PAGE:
The tone of The Owl is an interesting contrast to the modern, radical tone that categorizes the majority of the magazines found in the MJP. The Owl, edited by Robert Graves, only had three issues, two published in 1919 and one published as The Winter Owl in 1923. The Owl had difficulty taking off for multiple reasons, but one of the main reasons was because of its refusal to take a modernist approach which gave it an anarchronistic label.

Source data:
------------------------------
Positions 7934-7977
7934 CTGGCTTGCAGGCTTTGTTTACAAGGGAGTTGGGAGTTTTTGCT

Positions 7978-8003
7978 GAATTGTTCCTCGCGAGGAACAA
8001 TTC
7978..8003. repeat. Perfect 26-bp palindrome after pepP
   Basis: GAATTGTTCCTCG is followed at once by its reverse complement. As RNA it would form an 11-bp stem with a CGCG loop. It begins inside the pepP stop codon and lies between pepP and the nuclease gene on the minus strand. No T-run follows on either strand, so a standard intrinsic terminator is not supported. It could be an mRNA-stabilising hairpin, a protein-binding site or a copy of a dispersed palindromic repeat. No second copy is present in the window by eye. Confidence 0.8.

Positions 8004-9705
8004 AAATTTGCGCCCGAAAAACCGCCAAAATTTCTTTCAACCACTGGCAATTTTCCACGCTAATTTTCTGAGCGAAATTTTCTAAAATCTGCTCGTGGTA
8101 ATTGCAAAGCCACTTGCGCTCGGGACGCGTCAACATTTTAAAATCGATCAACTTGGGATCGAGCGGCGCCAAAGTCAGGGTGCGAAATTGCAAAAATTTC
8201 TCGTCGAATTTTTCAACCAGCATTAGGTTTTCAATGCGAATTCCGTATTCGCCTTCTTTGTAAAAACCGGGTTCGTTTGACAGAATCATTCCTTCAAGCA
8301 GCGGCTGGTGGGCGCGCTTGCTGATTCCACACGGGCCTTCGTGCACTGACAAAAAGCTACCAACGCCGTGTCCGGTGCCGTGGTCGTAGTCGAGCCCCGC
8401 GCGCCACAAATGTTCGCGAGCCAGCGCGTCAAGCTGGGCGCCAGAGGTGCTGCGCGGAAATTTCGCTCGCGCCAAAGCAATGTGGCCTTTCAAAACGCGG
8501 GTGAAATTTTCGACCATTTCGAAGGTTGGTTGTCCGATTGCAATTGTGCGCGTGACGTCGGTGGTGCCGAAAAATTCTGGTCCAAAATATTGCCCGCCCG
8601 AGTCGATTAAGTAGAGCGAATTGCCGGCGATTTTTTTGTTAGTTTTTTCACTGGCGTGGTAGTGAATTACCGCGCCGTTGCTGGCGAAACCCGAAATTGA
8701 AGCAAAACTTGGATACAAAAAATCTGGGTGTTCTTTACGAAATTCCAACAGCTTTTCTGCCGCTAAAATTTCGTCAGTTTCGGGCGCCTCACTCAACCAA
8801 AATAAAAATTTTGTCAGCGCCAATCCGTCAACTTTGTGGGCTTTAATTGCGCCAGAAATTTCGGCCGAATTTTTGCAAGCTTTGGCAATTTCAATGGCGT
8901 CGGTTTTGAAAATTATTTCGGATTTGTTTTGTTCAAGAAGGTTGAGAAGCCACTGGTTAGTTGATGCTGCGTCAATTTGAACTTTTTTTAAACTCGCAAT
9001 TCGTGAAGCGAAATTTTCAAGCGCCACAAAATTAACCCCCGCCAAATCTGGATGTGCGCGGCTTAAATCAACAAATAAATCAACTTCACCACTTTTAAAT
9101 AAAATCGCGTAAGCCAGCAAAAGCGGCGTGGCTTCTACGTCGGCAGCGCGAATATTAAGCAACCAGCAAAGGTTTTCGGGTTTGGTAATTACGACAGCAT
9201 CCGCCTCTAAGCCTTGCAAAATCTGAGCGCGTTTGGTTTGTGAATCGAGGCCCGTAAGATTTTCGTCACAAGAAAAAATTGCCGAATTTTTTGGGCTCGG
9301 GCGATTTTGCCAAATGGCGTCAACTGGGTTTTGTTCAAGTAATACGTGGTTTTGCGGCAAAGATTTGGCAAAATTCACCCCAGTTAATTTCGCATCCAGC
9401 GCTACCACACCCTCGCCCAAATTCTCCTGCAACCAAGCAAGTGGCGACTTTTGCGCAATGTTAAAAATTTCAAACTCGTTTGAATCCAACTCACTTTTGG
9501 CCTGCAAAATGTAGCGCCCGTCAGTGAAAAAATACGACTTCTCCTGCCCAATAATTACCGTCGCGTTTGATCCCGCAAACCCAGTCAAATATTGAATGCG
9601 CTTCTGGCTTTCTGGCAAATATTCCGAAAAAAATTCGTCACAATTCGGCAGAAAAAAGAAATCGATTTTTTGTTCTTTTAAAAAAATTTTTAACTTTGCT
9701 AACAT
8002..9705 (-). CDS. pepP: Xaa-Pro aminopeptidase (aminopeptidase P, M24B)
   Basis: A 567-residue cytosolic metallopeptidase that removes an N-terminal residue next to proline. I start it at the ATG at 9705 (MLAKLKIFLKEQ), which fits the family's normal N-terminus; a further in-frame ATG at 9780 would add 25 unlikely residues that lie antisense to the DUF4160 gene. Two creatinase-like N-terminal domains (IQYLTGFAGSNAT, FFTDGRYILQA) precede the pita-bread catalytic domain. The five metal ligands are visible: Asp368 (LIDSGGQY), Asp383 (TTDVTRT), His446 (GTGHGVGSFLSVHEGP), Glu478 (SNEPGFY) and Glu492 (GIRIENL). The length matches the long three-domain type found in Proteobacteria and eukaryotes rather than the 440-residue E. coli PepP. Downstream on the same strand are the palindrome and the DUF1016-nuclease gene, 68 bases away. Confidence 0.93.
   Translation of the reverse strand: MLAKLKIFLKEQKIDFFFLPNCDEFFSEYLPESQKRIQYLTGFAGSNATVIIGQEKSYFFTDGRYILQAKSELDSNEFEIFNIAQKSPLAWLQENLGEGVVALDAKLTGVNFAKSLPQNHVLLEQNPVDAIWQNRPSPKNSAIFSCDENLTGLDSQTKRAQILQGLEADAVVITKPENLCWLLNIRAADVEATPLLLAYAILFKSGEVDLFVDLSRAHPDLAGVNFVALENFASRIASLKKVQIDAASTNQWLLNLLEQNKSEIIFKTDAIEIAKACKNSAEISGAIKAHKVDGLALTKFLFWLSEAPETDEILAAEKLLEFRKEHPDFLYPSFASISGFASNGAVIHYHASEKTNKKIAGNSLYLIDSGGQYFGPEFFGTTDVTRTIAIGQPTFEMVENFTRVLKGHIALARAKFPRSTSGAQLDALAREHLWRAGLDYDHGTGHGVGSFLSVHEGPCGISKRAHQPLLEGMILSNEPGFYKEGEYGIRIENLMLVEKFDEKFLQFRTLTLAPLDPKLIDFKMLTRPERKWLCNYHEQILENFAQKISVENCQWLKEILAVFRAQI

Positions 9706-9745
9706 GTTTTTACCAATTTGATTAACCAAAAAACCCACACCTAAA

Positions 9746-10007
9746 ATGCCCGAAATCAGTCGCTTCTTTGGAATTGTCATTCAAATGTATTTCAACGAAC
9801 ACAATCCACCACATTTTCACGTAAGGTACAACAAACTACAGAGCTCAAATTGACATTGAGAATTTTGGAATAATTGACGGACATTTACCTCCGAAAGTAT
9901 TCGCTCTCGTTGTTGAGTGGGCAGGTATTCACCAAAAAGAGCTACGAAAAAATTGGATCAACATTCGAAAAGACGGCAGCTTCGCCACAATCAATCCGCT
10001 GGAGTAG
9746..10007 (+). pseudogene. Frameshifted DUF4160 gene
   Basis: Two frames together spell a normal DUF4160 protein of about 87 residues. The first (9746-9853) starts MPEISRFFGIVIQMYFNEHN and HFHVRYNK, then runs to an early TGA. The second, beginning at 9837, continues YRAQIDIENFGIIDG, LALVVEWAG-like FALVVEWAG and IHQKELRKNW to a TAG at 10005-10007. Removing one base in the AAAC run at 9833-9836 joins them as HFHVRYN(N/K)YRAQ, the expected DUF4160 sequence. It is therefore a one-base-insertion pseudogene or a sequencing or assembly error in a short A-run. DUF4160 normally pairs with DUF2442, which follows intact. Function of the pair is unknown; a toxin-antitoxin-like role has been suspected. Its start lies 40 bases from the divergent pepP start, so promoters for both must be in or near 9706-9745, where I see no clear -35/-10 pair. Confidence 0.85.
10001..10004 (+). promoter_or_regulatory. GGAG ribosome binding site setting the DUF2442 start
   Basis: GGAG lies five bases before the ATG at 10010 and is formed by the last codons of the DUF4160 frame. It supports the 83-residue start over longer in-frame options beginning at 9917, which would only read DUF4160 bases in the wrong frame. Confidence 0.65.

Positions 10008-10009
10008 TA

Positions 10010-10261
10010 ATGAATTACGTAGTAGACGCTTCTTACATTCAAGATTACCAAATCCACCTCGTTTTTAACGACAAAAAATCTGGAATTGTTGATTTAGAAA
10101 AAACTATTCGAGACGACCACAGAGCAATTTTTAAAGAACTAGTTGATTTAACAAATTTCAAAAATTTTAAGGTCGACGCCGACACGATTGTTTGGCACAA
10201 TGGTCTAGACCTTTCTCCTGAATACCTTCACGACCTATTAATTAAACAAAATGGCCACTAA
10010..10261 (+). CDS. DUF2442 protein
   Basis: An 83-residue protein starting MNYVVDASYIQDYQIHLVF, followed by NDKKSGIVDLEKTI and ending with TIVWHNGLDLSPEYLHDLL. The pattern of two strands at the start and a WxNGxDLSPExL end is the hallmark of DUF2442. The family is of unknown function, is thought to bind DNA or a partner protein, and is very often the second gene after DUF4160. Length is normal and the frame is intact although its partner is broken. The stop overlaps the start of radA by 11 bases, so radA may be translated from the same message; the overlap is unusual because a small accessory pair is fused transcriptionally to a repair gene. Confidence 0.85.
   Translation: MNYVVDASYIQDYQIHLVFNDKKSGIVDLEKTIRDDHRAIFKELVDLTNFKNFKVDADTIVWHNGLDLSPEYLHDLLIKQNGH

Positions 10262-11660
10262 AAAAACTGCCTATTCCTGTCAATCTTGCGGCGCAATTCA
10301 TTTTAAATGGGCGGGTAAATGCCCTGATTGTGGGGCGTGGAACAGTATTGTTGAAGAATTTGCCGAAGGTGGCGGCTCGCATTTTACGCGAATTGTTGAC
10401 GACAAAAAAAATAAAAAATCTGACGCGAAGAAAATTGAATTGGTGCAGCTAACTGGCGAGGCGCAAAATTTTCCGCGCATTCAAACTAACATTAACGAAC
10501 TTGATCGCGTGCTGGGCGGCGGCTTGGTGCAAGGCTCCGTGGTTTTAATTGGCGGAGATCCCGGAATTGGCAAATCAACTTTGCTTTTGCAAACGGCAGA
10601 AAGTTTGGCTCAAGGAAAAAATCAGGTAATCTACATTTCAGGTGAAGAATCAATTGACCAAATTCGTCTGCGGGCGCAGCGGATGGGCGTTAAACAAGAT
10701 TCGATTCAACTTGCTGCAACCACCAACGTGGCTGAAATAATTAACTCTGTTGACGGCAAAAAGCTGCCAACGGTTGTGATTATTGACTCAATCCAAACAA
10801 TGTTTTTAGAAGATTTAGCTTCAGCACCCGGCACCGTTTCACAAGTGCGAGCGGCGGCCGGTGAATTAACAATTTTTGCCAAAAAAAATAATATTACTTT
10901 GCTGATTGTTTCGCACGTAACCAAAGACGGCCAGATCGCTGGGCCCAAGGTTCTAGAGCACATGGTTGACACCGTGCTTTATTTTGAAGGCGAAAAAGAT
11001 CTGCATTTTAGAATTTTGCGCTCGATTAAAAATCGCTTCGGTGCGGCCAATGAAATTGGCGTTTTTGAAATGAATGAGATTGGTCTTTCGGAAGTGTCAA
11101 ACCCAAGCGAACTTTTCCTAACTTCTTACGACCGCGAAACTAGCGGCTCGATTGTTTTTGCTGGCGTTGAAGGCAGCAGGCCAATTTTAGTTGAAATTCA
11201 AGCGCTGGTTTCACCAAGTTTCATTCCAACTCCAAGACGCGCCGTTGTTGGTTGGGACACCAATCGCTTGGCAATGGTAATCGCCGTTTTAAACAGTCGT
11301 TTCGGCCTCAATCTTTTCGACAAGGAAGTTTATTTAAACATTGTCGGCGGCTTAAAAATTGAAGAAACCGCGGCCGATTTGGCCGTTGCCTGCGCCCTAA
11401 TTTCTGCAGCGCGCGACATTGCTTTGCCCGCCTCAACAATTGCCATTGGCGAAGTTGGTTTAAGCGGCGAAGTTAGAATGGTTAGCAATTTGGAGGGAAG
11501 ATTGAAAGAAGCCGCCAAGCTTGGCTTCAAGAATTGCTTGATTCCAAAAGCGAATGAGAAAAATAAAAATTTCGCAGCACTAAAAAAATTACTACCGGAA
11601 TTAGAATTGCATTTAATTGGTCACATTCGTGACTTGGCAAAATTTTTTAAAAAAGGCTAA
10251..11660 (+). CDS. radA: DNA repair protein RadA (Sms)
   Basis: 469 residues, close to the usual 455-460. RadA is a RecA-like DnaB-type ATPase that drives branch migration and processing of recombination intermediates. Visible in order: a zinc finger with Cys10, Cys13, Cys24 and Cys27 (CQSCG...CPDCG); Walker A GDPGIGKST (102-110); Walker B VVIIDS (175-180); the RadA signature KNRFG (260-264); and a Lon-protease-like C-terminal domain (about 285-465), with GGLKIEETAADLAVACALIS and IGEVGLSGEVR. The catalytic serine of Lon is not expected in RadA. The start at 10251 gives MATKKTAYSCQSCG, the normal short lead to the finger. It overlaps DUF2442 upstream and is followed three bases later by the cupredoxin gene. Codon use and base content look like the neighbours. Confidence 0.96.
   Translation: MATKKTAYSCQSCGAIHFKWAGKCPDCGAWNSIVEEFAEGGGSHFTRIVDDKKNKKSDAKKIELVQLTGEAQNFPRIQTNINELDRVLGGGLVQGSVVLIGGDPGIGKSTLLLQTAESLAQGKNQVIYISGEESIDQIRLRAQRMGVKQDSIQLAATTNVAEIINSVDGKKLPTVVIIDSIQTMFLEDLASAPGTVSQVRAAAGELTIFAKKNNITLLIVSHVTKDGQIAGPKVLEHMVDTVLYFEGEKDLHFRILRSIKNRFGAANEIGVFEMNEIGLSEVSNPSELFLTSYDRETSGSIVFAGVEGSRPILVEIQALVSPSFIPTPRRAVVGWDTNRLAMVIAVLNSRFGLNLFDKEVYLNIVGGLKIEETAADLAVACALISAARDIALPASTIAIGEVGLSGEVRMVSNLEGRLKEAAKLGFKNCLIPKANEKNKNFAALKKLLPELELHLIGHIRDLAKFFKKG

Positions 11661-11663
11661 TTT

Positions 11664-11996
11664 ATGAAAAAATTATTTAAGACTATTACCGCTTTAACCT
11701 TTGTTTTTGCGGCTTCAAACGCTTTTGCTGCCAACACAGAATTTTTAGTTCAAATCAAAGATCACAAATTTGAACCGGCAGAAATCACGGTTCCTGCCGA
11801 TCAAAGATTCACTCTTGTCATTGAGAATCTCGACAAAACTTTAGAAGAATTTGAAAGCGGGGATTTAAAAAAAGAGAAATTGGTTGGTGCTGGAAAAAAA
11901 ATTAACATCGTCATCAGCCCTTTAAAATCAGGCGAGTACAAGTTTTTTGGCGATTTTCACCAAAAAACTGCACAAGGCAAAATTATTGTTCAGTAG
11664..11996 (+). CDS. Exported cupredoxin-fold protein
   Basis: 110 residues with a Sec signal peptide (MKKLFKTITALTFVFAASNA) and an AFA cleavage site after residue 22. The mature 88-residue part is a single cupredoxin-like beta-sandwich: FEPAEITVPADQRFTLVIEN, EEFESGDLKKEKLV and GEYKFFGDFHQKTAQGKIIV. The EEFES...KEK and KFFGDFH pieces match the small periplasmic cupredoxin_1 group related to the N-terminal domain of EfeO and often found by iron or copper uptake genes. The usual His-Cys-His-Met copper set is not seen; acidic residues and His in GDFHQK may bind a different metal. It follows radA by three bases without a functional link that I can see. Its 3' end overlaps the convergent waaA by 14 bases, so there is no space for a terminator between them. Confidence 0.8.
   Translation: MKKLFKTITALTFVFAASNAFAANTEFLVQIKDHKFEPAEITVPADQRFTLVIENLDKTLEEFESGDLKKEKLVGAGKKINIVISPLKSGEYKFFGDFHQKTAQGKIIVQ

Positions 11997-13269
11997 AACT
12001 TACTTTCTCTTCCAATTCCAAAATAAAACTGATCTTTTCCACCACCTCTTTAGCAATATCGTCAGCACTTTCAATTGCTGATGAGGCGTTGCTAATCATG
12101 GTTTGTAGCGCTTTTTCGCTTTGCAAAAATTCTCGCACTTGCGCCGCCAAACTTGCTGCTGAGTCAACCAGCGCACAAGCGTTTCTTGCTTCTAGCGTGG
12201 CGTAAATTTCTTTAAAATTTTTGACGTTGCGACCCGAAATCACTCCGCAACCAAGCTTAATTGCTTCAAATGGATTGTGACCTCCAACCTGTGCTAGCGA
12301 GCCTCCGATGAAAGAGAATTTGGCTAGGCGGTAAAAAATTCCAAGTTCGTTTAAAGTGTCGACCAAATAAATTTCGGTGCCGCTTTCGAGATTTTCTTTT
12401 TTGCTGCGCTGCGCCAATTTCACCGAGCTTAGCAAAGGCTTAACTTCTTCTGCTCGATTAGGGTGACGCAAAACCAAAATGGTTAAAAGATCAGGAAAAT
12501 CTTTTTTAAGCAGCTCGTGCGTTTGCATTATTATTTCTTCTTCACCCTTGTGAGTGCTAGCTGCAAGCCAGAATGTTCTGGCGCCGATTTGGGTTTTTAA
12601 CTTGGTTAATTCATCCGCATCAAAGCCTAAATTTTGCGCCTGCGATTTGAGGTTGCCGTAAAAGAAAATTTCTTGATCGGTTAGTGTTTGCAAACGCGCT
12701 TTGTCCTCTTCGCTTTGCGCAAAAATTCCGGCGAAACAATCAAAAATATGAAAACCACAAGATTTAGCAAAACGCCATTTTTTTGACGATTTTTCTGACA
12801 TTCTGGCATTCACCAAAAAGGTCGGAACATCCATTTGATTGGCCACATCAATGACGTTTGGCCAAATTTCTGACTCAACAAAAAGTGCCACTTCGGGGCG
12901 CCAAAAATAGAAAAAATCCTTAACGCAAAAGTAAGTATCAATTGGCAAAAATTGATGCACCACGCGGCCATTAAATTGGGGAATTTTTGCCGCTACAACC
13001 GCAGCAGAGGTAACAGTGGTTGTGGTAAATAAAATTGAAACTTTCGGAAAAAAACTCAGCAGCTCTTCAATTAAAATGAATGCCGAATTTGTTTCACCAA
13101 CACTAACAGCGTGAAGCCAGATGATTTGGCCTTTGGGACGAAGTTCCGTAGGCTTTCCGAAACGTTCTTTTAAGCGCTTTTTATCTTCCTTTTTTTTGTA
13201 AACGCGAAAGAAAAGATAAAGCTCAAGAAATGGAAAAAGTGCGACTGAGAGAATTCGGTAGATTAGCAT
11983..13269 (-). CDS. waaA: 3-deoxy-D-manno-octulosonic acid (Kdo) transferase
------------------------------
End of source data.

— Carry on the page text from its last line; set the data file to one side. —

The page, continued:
Both the cover and the foreword of the first magazine only help to give it a conservative feel. The cover and many of the illustrations within the magazine remind one of illustrations that would function well in a children's book. They are generally bright and innocent illustrations and contrast the sharp, new art often seen in more modern magazines. The foreword (http://library.brown.edu/cds/repository2/repoman.php?verb=render&id=1174...) establishes that the magazine has no intent of making a political stance or attaching to any movement. Indeed, the magazine issues are mostly filled with poetry that avoids the hot topics of war and modernism and clings to topics of love and nature. Unfortunately, Graves concept was too escapist and conservative and eclectic to last long in the midst of the modern magazine movement.